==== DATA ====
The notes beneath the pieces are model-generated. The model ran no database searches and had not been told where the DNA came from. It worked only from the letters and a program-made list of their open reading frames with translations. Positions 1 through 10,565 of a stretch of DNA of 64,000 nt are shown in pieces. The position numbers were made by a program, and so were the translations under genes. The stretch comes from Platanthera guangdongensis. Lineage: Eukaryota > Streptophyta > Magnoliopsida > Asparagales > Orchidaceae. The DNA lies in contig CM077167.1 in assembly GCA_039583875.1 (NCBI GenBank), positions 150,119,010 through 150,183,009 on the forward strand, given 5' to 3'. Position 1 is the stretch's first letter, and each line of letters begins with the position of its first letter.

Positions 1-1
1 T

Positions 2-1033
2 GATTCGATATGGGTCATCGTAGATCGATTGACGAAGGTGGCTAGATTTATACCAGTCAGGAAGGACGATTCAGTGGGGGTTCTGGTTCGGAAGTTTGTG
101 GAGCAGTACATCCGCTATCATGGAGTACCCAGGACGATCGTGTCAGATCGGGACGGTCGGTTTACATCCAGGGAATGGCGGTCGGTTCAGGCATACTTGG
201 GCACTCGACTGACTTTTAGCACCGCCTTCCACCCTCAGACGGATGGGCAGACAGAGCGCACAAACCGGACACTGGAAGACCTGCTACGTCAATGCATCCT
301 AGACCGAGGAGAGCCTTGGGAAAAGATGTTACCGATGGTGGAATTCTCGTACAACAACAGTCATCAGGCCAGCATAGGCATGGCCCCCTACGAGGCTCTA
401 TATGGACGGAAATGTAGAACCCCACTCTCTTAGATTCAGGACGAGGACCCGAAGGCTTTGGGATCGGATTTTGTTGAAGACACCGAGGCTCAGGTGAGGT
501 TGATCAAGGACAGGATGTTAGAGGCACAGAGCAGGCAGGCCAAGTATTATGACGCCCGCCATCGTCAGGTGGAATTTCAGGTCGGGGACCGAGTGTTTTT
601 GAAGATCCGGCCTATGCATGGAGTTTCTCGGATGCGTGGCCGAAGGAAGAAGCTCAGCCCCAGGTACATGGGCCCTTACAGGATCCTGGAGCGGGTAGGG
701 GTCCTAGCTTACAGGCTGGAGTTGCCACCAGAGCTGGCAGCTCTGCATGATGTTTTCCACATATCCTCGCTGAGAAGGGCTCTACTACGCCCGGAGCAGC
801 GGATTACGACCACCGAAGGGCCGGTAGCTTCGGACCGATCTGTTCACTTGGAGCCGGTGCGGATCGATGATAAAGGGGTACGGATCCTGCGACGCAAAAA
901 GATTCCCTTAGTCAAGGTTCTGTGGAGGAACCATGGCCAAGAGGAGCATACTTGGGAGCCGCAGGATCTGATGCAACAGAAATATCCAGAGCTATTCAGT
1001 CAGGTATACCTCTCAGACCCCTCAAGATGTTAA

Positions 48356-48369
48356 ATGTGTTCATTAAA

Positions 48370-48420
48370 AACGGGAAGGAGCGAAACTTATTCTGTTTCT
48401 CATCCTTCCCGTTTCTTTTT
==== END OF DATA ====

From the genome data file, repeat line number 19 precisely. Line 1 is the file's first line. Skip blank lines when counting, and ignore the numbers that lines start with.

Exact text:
48370 AACGGGAAGGAGCGAAACTTATTCTGTTTCT